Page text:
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  • Lawrence Bailey

The main problem facing the government … is the government

“Shambolic, erratic and totally without a clue”. Normally you’d expect such comments to come from a Swans fan but on this occasion, it was a Conservative backbencher talking about the government.

You can understand his frustration. Collective responsibility is a big thing in Westminster yet it’s currently hard to discern that particular trait among a deeply factionalised cabinet seemingly riven by self-interest.

This tendency to wilfully bump into the Downing Street furniture is fairly endemic, according to veteran watchers who insist the total of resignations prompted by ministerial misdeeds should be nearer double figures.

One example cited is the manner by which chief whip Gavin Williamson contrived in ‘House of Cards’ fashion to depose the defence secretary, only to snatch the post for himself.

No-one pushed Priti Patel into the hole she dug during some freelance foreign policy. Over-promoted and dismissive of her departmental role, she floundered on delusions of hierarchy. Photos of her wreathed in smiles during her final ministerial limo ride confirmed her woeful grasp on matters.

It’s this same unattractive lack of contrition that is the stamp of senior figures like Boris and Gove – although it’s noticeable how some sections of the partisan press maintain being pro-Brexit is mitigation for arrogance and idiocy.

You can argue that a weakened Prime Minister has limited scope in her team choices due to divisions and an overall paucity of talent. Patel is one a generation of recently minted MPs cast in the Cameron-Clegg mould who migrate seamlessly from public relations into politics as if it’s the same thing.

However, the inexplicable act of providing seating space for incompetents and semi-insurgents around her cabinet table is among the least of Theresa May’s sins in the eyes of her critics.

A self-inflicted inability to promote policy without the risk of a humiliating u-turn or else bunging the odd billion in the direction of sectarian Northern Ireland interests in order to win a Commons vote has diminished May’s premiership and her party’s power base.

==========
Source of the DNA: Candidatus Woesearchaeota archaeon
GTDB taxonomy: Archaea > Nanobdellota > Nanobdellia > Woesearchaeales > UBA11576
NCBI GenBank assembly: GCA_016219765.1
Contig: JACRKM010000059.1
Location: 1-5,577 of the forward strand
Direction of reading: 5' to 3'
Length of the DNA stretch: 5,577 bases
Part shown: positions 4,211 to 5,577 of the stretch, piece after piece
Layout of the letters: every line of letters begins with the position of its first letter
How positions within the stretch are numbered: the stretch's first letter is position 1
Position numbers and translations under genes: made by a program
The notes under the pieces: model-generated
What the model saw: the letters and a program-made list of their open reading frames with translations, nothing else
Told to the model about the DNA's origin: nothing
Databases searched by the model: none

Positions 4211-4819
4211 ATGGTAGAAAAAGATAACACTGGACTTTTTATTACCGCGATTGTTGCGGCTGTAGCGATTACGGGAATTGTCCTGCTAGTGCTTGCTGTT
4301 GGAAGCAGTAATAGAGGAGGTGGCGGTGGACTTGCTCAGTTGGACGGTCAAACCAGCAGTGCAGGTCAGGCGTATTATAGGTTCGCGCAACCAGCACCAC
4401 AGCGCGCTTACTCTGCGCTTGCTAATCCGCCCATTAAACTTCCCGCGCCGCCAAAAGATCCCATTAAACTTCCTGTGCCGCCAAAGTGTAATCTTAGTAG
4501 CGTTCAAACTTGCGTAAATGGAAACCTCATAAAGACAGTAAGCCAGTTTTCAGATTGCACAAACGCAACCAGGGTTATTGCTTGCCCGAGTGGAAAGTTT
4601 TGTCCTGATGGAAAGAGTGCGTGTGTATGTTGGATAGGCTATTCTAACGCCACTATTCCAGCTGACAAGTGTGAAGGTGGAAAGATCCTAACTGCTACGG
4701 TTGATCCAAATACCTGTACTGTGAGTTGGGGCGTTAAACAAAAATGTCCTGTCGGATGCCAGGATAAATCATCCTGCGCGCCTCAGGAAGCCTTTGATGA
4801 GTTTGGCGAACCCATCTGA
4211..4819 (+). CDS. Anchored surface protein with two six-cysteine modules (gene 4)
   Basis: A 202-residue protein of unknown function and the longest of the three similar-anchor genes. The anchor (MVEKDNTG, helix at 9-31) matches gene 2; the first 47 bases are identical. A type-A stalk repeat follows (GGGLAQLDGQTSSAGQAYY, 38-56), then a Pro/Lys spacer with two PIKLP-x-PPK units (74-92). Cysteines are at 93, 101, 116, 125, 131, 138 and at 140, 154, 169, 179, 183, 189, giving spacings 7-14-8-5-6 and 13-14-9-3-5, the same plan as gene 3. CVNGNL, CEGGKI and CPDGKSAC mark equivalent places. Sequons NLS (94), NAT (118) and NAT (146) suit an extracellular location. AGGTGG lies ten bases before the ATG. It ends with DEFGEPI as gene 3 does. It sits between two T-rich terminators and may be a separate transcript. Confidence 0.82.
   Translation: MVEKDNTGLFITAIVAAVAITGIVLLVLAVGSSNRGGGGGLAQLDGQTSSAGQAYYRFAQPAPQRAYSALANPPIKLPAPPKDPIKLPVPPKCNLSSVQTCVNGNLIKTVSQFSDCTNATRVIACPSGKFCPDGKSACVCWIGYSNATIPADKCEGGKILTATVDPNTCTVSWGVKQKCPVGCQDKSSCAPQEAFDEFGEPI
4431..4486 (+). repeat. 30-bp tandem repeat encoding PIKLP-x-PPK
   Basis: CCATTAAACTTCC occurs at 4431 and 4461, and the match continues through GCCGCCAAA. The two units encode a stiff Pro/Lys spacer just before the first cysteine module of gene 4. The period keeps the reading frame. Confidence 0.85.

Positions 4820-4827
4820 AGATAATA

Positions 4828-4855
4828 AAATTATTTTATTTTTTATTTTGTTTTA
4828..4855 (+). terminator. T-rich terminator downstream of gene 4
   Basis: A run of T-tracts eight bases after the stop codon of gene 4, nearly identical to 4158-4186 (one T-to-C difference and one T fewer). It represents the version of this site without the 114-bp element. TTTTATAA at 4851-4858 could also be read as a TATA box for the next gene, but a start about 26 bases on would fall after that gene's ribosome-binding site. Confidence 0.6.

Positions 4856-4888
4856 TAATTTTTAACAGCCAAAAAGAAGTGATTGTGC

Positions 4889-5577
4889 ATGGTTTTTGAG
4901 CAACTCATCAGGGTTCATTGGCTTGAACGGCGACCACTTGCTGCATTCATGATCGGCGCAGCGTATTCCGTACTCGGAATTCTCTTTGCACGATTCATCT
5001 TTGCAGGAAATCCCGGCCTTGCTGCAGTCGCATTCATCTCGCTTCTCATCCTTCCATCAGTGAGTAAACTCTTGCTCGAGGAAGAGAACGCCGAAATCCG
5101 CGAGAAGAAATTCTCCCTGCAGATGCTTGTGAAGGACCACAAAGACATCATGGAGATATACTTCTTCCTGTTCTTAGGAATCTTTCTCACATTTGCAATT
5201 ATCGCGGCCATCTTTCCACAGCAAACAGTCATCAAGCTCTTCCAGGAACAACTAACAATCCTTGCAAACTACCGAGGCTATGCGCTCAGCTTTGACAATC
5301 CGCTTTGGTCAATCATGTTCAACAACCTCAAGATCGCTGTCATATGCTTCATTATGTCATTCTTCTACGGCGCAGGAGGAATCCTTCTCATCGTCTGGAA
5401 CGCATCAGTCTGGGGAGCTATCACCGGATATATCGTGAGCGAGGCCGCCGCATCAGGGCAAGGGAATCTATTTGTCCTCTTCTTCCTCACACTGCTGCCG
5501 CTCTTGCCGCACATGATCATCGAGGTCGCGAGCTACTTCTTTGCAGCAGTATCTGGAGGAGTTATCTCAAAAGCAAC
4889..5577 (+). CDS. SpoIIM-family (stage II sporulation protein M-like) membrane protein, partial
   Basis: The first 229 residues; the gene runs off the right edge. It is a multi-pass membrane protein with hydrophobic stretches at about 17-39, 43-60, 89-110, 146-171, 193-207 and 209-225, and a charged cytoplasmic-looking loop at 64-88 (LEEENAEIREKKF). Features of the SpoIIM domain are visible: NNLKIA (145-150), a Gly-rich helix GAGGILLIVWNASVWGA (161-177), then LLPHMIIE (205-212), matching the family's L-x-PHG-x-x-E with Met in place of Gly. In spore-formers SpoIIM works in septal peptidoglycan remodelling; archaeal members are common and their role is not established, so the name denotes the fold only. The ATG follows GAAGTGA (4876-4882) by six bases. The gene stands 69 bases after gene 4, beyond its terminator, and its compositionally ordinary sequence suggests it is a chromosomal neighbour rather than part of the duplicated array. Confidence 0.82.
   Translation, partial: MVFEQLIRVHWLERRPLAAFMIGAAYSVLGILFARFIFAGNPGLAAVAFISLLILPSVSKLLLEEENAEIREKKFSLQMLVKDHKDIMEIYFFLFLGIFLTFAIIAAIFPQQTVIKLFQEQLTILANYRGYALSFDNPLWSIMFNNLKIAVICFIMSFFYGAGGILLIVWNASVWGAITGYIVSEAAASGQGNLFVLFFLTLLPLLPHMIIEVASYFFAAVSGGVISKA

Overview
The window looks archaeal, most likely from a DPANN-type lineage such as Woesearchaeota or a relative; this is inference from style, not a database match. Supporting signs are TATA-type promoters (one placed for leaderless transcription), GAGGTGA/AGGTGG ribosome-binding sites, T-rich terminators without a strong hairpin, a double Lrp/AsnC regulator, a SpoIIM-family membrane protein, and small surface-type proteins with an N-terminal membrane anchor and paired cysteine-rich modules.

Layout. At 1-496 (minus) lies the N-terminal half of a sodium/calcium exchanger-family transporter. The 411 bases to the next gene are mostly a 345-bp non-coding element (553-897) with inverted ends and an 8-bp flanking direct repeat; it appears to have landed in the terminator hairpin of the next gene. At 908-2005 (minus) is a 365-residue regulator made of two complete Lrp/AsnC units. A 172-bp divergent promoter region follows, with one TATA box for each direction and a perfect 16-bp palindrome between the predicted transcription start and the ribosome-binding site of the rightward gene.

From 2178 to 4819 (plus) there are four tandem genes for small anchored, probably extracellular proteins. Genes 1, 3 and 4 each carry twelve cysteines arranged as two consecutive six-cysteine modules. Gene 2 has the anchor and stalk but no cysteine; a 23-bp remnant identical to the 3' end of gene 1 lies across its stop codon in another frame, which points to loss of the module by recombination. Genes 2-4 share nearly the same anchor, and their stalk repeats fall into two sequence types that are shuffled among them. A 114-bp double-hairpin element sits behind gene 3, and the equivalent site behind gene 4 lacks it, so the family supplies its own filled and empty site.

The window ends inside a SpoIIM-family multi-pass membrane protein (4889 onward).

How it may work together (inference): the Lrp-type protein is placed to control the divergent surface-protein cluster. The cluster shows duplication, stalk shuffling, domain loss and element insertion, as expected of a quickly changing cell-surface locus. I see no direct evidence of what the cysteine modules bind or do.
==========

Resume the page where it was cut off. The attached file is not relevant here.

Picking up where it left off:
The sound bites hyping ‘strong and stable’ government versus a ‘coalition of chaos’ carry a hollow mockery with each repetition.

For now, it seems the job of a cabinet member is to mumble loyal epithets while engaged in masterful inactivity and doing their damnedest to be a far away as possible from any buck that looks like stopping. Good luck with that one.

A leadership change is not unthinkable

Despite reports of up to 40 backbenchers getting ready to dump Theresa May (eight short of the requisite trigger number) the view among the political commentariat is that she’s unlikely to be challenged until Brexit happens - in whatever guise.

Put simply, anyone who wants the job of putting together an undeliverable and unacceptable package would be expendable after March 2019.

You get the impression that this has recently dawned on the PM herself and how, sooner or later, someone is going to have to come clean that a painless and profitable departure is a fallacy.

The EU referendum was a Conservative contrivance aimed at bolstering party advantage and which spectacularly backfired. That was Cameron’s mistake but it was May who made matters worse.

Things being as unpredictable as they are in politics nowadays, it would be wrong to regard a leadership change during a crisis as unthinkable.

People tend to forget that Churchill was not directly elected as a wartime PM. That said, and whatever his accomplishments in office, post-conflict voters then dumped him at the earliest opportunity.

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